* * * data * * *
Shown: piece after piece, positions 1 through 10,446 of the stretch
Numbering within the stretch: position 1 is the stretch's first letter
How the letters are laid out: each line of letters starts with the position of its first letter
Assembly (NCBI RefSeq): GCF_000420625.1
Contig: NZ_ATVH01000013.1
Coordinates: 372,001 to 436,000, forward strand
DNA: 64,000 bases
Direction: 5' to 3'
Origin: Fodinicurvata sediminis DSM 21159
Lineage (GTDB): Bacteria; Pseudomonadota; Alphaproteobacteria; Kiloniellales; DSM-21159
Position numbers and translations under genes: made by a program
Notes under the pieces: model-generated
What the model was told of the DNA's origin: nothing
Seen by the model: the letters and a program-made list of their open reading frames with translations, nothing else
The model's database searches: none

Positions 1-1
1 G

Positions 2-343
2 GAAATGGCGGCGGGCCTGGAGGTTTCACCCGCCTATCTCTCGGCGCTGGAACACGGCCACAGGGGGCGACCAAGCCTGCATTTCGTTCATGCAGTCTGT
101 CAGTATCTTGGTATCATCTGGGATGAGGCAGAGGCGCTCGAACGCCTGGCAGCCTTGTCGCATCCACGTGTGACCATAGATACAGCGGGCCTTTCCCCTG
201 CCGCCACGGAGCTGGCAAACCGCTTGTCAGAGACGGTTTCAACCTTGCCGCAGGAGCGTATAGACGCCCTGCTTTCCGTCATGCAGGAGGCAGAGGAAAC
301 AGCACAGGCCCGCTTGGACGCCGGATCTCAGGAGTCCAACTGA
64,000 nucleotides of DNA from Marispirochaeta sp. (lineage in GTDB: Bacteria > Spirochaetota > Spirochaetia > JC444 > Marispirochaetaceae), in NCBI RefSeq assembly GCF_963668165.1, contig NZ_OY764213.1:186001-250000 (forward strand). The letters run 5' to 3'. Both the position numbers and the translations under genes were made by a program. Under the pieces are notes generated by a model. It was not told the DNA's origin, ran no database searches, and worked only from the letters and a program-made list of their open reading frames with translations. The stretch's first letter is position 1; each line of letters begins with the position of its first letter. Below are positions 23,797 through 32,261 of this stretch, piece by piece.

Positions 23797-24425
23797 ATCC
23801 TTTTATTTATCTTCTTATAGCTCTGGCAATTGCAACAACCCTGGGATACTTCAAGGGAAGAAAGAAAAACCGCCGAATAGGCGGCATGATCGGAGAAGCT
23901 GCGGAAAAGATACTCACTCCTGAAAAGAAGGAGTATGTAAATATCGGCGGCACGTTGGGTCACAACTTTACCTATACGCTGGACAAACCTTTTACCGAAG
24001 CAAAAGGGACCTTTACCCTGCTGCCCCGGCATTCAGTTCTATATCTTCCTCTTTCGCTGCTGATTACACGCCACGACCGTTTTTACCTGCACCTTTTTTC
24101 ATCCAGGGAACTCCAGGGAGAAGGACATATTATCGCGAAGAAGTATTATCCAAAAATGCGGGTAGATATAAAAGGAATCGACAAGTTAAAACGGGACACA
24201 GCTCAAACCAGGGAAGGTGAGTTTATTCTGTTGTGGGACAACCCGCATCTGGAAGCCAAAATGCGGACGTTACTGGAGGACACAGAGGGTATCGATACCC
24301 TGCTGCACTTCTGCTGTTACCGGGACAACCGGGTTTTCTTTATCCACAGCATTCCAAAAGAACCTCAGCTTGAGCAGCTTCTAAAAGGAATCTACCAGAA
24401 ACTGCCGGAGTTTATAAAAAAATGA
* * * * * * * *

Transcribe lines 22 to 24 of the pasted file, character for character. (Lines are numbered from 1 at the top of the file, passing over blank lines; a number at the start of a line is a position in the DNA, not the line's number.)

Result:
301 AGCACAGGCCCGCTTGGACGCCGGATCTCAGGAGTCCAACTGA
64,000 nucleotides of DNA from Marispirochaeta sp. (lineage in GTDB: Bacteria > Spirochaetota > Spirochaetia > JC444 > Marispirochaetaceae), in NCBI RefSeq assembly GCF_963668165.1, contig NZ_OY764213.1:186001-250000 (forward strand). The letters run 5' to 3'. Both the position numbers and the translations under genes were made by a program. Under the pieces are notes generated by a model. It was not told the DNA's origin, ran no database searches, and worked only from the letters and a program-made list of their open reading frames with translations. The stretch's first letter is position 1; each line of letters begins with the position of its first letter. Below are positions 23,797 through 32,261 of this stretch, piece by piece.

Positions 23797-24425